153519 Views Previous 1 2 3 4 … Next 106 Replies Latest reply: Mar 2, 2015 1:33 AM by muchbetterbig Go to original post Branched to a new discussion.
Native AVCHD file support is the first thing I expected for the new iMovie. ...
the funny thing with 'native' AVCHD-editing is:
inside those .mts is a h264-encoded video, iM09 would handle WITHOUT conversion!
test it with ALAN'S AMAZING AUTOMATOR SCRIPT, described on my site
so, meanwhile, it's a riddle for me, why that conversion into an intermediate is needed anyhow ..
maybe, someone with a more profound knowledge than me can share some insight ..
What does this mean in the system requirements?
Mac computer with an Intel processor.
GarageBand Learn to Play requires a Mac with an Intel Core Duo processor or better.
*AVCHD video from supported video cameras requires a Mac with an Intel Core Duo processor or better. Visit the iMovie ’11 Supported Cameras page for additional details.*
1GB of RAM.
Approximately 5GB of available disk space.
DVD drive required for installation.
Display with at least 1280 x 768 pixel resolution.
Mac OS X v10.6.3 or later.
I don't buy into the argument that it takes a far more powerful Mac than most folks have to edit AVCHD.
On the PC side, there are a range of options that I have tried (eg Premiere Elements, PowerDirector 8, Pinnacle Studio 14 and even Window Live Movie Maker) that work flawlessly with my aging 3.00 GHz Core 2 Duo. At the very least, native editing of AVCHD should be an option in iMovie.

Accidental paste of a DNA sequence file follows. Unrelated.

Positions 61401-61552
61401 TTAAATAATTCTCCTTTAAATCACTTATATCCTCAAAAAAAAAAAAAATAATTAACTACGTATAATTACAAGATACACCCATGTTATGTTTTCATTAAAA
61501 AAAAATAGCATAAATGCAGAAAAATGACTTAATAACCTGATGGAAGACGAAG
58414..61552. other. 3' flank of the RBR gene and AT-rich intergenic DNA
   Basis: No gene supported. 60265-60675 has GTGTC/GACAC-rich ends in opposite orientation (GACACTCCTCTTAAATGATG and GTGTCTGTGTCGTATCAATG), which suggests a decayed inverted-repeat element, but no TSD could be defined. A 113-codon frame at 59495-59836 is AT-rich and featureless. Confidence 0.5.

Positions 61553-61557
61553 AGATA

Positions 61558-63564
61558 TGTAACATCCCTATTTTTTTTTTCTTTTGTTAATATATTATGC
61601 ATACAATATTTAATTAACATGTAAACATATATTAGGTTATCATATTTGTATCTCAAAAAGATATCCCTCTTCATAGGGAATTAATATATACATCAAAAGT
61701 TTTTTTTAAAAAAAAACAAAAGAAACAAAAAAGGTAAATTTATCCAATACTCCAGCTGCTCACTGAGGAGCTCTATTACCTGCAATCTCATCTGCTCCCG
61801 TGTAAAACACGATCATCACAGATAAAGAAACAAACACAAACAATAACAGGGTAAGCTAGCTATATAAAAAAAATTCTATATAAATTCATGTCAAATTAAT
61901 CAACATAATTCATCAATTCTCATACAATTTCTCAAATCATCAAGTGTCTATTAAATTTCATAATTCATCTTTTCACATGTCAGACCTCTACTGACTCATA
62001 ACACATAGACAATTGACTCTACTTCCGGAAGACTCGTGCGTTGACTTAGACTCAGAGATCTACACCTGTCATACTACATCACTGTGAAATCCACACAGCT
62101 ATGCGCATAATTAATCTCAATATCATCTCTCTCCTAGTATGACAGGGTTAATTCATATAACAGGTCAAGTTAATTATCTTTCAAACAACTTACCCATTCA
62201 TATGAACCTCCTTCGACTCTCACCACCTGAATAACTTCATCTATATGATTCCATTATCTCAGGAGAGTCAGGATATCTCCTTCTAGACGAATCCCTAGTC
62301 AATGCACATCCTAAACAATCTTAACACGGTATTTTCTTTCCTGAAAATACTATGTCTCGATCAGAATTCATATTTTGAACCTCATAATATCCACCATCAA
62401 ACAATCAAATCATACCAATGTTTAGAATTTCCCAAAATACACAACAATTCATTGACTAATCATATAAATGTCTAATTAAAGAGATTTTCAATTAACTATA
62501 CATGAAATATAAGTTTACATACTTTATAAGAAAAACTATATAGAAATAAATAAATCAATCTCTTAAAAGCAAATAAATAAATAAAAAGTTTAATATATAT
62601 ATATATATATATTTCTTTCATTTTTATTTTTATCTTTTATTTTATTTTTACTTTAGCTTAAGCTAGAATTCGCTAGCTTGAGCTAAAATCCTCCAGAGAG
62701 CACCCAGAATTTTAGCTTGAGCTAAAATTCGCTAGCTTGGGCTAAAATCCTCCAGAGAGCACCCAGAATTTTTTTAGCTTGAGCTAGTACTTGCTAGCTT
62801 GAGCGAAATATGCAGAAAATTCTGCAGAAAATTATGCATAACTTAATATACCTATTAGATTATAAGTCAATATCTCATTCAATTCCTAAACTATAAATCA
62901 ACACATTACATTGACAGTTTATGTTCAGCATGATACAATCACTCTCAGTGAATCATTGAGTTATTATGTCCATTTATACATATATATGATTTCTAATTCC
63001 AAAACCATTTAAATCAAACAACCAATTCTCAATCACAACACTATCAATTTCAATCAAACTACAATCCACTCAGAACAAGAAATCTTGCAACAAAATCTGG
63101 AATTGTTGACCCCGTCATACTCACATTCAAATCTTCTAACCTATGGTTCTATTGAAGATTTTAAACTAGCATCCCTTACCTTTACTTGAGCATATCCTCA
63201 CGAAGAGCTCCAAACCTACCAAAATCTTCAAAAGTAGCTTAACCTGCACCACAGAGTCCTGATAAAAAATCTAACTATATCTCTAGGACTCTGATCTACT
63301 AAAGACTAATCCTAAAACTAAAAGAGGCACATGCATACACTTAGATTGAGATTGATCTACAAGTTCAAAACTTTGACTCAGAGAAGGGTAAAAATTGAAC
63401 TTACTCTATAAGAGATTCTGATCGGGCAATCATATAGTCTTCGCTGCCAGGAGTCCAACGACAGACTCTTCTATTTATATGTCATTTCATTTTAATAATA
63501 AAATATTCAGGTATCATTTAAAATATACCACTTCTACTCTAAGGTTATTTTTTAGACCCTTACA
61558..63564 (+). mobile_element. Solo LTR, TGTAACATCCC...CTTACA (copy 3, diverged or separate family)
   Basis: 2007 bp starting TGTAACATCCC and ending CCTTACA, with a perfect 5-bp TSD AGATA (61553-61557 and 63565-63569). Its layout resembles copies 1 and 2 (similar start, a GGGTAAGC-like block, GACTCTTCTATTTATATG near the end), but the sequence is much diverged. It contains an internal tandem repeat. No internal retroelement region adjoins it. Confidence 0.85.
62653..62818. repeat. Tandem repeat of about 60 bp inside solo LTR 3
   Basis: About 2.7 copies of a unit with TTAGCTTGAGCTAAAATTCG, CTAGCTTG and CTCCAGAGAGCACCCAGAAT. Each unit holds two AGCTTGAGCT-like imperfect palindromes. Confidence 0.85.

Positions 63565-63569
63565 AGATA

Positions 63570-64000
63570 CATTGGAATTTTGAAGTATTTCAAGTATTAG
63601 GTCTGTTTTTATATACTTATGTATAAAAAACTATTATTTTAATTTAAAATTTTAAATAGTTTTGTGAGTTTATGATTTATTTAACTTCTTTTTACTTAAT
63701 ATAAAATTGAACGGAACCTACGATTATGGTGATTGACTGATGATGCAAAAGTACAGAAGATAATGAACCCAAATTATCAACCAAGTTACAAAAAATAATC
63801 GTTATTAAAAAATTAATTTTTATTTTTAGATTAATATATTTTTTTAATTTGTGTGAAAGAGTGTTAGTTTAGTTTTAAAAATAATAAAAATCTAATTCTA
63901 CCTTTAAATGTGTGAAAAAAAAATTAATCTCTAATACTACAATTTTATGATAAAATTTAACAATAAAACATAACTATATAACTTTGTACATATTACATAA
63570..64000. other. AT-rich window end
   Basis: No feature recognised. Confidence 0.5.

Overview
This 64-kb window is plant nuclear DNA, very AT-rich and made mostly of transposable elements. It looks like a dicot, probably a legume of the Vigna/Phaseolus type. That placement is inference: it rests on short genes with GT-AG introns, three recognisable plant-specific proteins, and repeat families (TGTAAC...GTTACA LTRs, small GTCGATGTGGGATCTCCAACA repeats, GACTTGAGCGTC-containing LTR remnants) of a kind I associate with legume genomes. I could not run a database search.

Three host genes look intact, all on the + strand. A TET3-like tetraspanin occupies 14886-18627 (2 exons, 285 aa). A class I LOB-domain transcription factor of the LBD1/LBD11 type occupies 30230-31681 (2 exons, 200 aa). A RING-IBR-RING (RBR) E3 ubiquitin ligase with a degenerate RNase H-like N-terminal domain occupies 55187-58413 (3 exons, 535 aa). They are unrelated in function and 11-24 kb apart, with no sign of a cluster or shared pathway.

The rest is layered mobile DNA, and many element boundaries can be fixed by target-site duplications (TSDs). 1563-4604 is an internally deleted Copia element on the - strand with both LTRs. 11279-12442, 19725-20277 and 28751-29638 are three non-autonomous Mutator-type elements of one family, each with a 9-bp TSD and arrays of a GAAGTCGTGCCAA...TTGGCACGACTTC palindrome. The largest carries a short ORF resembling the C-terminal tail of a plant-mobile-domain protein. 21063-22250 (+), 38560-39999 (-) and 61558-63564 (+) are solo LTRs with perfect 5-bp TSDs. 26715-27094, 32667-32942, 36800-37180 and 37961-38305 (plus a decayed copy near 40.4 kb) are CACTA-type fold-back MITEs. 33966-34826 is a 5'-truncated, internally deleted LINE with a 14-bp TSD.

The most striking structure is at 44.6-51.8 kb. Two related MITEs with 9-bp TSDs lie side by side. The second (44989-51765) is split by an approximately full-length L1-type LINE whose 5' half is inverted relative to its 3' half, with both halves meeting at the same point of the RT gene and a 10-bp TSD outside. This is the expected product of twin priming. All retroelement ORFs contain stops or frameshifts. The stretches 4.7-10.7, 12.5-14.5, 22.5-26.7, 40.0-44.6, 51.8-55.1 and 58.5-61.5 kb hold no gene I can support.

For goodness sake, you can't even import standalone .mts files into iMovie without using a third party product like VoltiacHD, and you can't even play .mts files on a Mac without using the VLC player.
The workflow of editing AVCHD in iMovie is just a complete mess. With my PC I can import and store single .mts files from my camcorder, organise these files in a logical file structure with thumbnails and edit and play them natively.
Given the messy workflow that is required with AVCHD on the Mac it is hard to believe that most consumer cameras now record in AVCHD. It is time for Apple to play catchup.
.. sounds like FCE4 can import and edit .mts files without any conversion. Please correct me if I am wrong.
FC/e4 handles AVCHD as iMovie - automatic conversion on import into AIC.
and it does not use the same routines as iM, so for handling AVCHD-lite, you have to 'transplant' (copy/paste) a part of iM into FC/e ..
btw: new Adobe Premiere Elements for Mac, I reviewed here http://discussions.apple.com/thread.jspa?messageID=12329538 handles ADVCHD without conversion too ..
Am I the only one who finds this discussion/situation hysterical?
I have a Canon Vixia HF-11 camcorder that shoots true 1920x1080 HD in various modes at up to 24 Mbps data rates. It records in AVCHD with MTS files in a Blu-ray-esque file structure - in fact, I can take a 16 GB SDHC card directly out of the camera and plug it into a USB-SDHC adapter into my Oppo BDP-83 Blu-ray player and it plays just like as if it was a Blu-ray disc.
But I'm a rank amateur video person so some of my clips need editing. I brought up iMovie 9 once and as soon as I saw that it couldn't edit the MTS files without losing resolution, I gave up.
Now we have iMovie '11 and they spend all this time (and demo time) adding bells and whistles crap like Movie Trailers mode, but the thing still can't even do something as basic as directly support the vast majority of HD camcorders out there?!? SMH